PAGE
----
2011-2012 LINE Influence 115, 186cm

Ski: Line Influence 115, 186cm Line Influence 115

Dimensions (mm): 153-115-142

Actual Tip to Tail Length (straight tape pull): 183.5cm

Weight Per Ski: 2502 grams

Boots / Bindings: Lange RX 130s / Marker Jester / (DIN) 10

Mount Location: Factory Recommended

Test Location: Taos Ski Valley

Days Skied: 3 and counting

If you like snow, then you probably know what’s been going on (or going off) lately at Taos Ski Valley. Conditions have been crazy good (this photo gallery will give you a sense), and we’ve been able to check out some bigger skis (ON3P Billy Goats, RMU Apostles, MOMENT Bibby Pros and Night Trains, and the Line Influence 115) in their natural habitat.

We’ll be getting to these other skis soon, but I’ve been eager to write about the Line Influence 115, probably because it’s surprised me the most.

A couple seasons ago, I owned both the Line Prophet 90 and the Prophet 100. This was back when the Prophet 100 seemed to be winning every ski magazine award out there. To be honest, I thought the Prophet 100 was just okay; it didn’t blow my mind. It was a very quick ski, and it was certainly good on groomers, but I didn’t think it absolutely killed it in deep snow. (Of course, this was all back in the dark ages – the Prophet 100 had a big shovel, but it wasn’t rockered.)

The Line Prophet 90 was the ski that actually did blow my mind. That thing railed, was stiff, quick, and fantastic in chop. Obviously, it wasn’t the right tool for deep days, but that’s not what it was designed for.

Fast forward to this season. Line’s got the Influence 115 (formerly known as the Prophet 115), and I need to check it out. I’ve heard people talking up the Influence 105, but I’ve heard a lot less about its bigger brother, the 115.

The Influence 115 arrived last week. I mounted them with Jesters, and my immediate reaction was that they felt really heavy—which is saying something, since I’d been skiing 191cm ON3P Billy Goats and 190cm MOMENT Bibby Pros.

What I quickly found, however, is that, while the Influence 115s feels fairly heavy in your hand, they don’t ski heavy on your feet. (That was surprise #1.) They have a nice (and yes, surprising) swing weight for a ski with 153mm tips and a decent amount of metal. But that metal matrix cuts out before the tip and tail, keeping the real weight of the ski underfoot. Long and short: while these may look like burly beasts, these are not super demanding skis.

POWDER PERFORMANCE:

This past Friday, Taos was ridiculous. The previous week was outstanding, too, but the snow was thicker, more PNW-like. But now, it was dry and light, and one or two feet deep off of Highline Ridge.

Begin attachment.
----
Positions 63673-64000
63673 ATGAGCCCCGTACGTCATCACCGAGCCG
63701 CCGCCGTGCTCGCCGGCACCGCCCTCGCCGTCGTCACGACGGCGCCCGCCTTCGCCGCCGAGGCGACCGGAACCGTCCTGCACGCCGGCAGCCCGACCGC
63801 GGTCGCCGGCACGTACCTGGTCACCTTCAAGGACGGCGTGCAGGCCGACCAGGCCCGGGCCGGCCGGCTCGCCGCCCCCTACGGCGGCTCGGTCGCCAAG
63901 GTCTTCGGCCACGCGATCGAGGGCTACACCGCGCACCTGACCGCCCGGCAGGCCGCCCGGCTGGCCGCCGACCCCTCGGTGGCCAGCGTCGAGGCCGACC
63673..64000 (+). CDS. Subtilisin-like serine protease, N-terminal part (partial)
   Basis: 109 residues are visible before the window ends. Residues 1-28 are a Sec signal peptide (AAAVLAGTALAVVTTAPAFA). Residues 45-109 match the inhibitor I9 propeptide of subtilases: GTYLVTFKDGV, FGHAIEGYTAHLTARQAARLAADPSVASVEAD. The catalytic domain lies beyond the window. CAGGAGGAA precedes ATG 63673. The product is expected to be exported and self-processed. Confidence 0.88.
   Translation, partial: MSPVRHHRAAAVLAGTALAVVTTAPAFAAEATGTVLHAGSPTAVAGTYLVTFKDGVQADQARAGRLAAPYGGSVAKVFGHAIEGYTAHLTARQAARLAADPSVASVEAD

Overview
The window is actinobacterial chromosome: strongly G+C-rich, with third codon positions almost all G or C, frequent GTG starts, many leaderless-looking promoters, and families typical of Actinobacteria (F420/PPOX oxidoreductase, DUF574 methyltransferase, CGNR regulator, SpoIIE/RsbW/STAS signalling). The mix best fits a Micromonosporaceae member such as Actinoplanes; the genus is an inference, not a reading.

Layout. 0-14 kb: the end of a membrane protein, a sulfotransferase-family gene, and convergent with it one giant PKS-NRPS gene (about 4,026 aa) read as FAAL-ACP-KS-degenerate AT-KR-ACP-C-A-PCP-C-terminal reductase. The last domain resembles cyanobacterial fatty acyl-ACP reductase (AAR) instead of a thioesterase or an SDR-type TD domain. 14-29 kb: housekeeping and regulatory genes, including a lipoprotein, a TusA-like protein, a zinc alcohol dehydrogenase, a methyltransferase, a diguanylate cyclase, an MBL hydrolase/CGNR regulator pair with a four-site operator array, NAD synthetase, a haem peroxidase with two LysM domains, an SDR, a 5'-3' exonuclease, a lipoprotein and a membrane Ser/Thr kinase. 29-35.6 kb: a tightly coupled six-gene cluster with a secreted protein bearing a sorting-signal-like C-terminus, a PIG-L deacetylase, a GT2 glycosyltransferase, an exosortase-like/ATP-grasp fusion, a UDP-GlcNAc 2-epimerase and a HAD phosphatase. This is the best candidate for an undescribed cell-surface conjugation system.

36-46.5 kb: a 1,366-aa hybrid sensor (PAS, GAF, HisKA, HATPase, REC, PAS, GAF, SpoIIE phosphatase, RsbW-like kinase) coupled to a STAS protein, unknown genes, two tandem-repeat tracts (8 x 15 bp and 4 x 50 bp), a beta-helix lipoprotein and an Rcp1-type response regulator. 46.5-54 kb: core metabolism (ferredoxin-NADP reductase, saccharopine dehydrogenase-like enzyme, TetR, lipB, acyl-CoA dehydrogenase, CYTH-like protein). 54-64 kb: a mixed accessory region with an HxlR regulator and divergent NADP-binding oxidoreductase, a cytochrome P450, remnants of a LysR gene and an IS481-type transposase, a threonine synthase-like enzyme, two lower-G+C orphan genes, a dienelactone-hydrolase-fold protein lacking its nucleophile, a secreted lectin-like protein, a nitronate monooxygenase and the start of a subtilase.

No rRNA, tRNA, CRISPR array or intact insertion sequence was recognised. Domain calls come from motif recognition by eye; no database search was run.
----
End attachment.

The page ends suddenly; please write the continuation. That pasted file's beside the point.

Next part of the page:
Jonathan Ellsworth, on a spine on the Line Influence 115, Taos Ski Valley.

Jonathan Ellsworth, Two Bucks, Taos Ski Valley (December 16, 2011).

In deep, untracked, light snow around Kitchen Wall and through the trees of Two Bucks and Billy Sol, the 115s were very good; zero tip dive, very balanced and stable, intuitive. In general, I’m not a huge fan of enormous ski tips—I tend to prefer narrower tips that don’t quickly give way to a lot of sidecut, because big tips tend to get hooky. So my preferences run opposite of the Influence 115, but I experienced no hooky behavior, even though I hadn’t detuned the tips. (For the record, I will detune, I’m just impressed that the tips didn’t get all hooky as is. This was surprise #2.)

Over the weekend, I was also spending time on the 191 Billy Goats and the 190 MOMENT Bibby Pros. And in Taos’ untracked pow, I would personally have given a nod to either the Billy Goat or the Bibby Pro over the Influence, mostly since their rockered tails were a bit more playful in this snow. The (fat) tails of the Influence weren’t grabby, they just weren’t as surfy as the BGs and Bibby Pros—which you may or may not consider a virtue….In any case, the tips and shovels of all three skis were fantastic, planed well, and were incredibly fun across the board.

17 Comments

  1. Amy December 20, 2011 Reply

    Your photo rocks!

  2. Jeremy December 30, 2011 Reply

    Really looking forward to your impressions of the 191 Billygoat, especially in comparison to the 186 Billy, and (sounds like one of your favorites) the Bibby Pro’s.
    Any chance your going to be posting a review ?……great review of the 186 Billy’s, but have been chomping at the bit for more info on them since your set of the 186’s had some issues.
    Looking to add to the quiver and the the 191 Billygoat, Bentchetler, Bibby Pro, and DPS Wailer 112RP are all on the radar. All different ski’s but on paper seem look good for the type of skiing I do up here in Washington.